6 Ways to Prepare for the Bangs and Booms

Firecrackers exploding in the air

New Year’s Eve is coming. You can make a plan and take action now to help your dog be a bit less afraid of the unpredictable scary sounds of fireworks, firecrackers, whistles, and even guns.

Get Ready

Here are some things you can do today.

  1. Get some great treats and start carrying them around. Whenever there is any kind of sudden or startling noise, including stray bangs and booms aspeople start to test their noisemakers, rain treats down on your dog. Use those special treats only for noises; don’t pass them out for nice behavior (use something else for that!), and don’t ask for any particular behavior from your dog when the noise occurs. Just give the special treats. 1)You may wonder why I am not recommending buying an app or CD with fireworks sounds to “practice” with. Performing desensitization/counterconditioning with sounds is tricky. The chances of getting successful conditioning in the three days between this blog post and New Year’s Eve are slim, and there will be a huge tendency to rush. People who haven’t done DS/CC before are far more likely to scare their dogs further than to help them. This is why I am recommending only Step 1 above, which consists of counterconditioning without systematic desensitization, using environmental noises that were going to happen anyway.
  2. Make (or adapt) a safe place for your dog. Keep in mind that the flashes of light that come with big fireworks displays can be scary too, so consider a method to temporarily darken any windows nearby. Also, low-frequency booms can’t be “soundproofed” for except with materials that are much too big to use inside a house. Get the best protection you can in a basement or your most internal room. Despite the marketing, dog crates with walls a few inches thick can’t dampen low-frequency sounds to an effective degree. 
  3. Experiment with sound masking or music to find out what is the most helpful for your situation. There are two contrasting methods here. Some people find that slow, quiet classical or easy listening music is soothing to their dogs. If you have already found that to be so, use it, but don’t try it out for the first time when the fireworks are going on. It does not work for all dogs, and you might even get “reverse conditioning” and make the music scary to your dogs if it predicts fireworks. The other method is to use some kind of recorded white noise, natural noise, or music to mask the pops and booms. (Even a noisy food toy can be helpful.) This “mechanical” approach is more to my liking. And here’s a tip: the lower the frequencies included in the masking or music, the better it can hide those low-pitched booms. So if your dogs are already used to pounding rock music or some other music with a lot of bass or percussion, play it! It can mask some of the scary noises from outside your house more effectively. I have a taiko drumming CD that is great for this. But if you try that, be absolutely certain that the music on the CD itself doesn’t scare your dogs first. If they are already sensitive to booms, it probably will. You’ll need to find the line of best fit for your dogs.
  4. Make a plan for taking your dog out to potty. Do you know when the noise is usually at its worst and can you work around that? Are your fences and/or leash and harness secure? Dogs who are usually sedate have been known to panic and run off on noisy holidays. Don’t let that happen.  Keep your gates locked, your dogs’ ID tags on, and put some redundancy into your safety system.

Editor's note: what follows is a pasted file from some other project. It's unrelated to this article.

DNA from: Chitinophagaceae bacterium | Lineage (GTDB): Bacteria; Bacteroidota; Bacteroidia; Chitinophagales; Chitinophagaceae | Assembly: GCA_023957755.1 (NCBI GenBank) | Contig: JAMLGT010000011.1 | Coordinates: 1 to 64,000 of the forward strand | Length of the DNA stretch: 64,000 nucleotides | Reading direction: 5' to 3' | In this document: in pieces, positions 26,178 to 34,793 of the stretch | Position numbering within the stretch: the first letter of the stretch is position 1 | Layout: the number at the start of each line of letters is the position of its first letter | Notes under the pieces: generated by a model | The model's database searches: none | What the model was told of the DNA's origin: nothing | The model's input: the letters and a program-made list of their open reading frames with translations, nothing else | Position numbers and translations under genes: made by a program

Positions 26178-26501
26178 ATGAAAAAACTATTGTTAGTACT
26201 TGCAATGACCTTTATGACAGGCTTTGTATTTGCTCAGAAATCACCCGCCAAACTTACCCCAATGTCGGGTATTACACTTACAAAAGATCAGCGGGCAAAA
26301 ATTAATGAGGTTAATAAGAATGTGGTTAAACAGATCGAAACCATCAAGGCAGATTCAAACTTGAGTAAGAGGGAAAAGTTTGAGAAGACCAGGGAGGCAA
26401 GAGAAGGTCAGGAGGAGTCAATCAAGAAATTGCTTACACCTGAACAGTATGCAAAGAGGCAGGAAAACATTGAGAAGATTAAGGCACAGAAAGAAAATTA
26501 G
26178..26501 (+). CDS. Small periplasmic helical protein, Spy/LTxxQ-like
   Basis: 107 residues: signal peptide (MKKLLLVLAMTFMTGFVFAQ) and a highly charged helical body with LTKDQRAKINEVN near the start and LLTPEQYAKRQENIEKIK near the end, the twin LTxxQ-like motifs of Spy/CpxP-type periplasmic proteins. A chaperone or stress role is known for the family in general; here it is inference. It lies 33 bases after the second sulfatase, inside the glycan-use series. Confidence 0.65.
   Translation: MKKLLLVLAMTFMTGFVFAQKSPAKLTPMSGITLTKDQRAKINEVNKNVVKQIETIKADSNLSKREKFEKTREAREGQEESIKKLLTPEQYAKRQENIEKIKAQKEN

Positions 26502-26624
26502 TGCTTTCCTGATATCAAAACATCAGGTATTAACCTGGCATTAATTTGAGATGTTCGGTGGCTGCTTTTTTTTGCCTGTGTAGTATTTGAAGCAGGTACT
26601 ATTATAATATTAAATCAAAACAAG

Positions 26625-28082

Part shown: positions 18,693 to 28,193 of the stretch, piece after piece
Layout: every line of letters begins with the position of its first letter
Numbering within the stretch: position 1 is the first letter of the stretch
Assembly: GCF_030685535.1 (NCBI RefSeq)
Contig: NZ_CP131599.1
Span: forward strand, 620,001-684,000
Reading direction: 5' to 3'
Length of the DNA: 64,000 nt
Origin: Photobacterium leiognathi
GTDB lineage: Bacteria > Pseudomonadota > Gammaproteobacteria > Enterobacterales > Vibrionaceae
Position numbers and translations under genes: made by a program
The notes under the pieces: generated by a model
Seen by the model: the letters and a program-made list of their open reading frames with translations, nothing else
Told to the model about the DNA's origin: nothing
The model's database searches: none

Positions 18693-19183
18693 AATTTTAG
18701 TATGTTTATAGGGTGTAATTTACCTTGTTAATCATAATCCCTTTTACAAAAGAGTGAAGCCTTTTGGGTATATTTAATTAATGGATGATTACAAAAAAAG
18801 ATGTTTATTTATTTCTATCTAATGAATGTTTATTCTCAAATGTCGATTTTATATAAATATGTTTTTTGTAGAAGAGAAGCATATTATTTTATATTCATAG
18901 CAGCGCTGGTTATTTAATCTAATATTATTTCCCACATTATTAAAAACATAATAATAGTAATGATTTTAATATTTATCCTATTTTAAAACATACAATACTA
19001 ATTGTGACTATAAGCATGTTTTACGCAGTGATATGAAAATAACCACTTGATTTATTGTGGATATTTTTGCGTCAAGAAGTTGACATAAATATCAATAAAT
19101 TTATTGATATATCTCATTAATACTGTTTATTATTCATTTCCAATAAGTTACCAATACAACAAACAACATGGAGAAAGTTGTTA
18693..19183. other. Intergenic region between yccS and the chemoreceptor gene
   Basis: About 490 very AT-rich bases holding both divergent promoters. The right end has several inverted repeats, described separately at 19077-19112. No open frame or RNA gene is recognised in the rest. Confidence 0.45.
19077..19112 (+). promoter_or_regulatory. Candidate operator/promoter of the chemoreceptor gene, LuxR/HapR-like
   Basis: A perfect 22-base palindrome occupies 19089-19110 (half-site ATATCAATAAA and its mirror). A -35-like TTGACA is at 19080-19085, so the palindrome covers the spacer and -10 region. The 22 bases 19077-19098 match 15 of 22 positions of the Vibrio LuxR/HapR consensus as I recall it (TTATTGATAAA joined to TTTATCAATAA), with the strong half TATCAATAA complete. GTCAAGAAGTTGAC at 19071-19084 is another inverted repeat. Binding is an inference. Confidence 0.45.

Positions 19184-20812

5. If your dog gets extremely anxious about noises and you have never talked to your vet about it, do so today. He or she may be able to prescribe something to help. Sound phobias are not something to be taken lightly.
  6. LOSE that idea that there’s something wrong with comforting your dog. You can’t reinforce fear, and helping a dog through a tough time is not “coddling.” Assess what is most helpful to your dog: a cuddle, some lap time, sweet talk, being in their crate with a food toy, or hiding by themselves in a secluded place. Then help them do it.
The best part of thunderstorms: spray cheese!

The best part of noisy holidays: spray cheese!

Check out lots more resources and tips on my page “You Can’t Reinforce Fear.

Thanks for reading! Remember to cuddle your dog, if she likes it!

Eileenanddogs on YouTube

© Eileen Anderson 2015, 2016                                                                                                             eileenanddogs.com

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Notes   [ + ]

1.You may wonder why I am not recommending buying an app or CD with fireworks sounds to “practice” with. Performing desensitization/counterconditioning with sounds is tricky. The chances of getting successful conditioning in the three days between this blog post and New Year’s Eve are slim, and there will be a huge tendency to rush. People who haven’t done DS/CC before are far more likely to scare their dogs further than to help them. This is why I am recommending only Step 1 above, which consists of counterconditioning without systematic desensitization, using environmental noises that were going to happen anyway.
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4 Responses to 6 Ways to Prepare for the Bangs and Booms

  1. Chris from Boise says:

    We took our two border collies for a long snow adventure that day; they were so pooped they slept like babies despite the bangs (which, compared to the 4th of July, were nothing). However, we do use all your tactics for the week of July Fourth and for thunderstorms (green tripe being the Thunderparty centerpiece).

    • Eileen Anderson says:

      That’s great, Chris! (My dogs would have loved that.) We find New Year’s a lot easier to get through as well.

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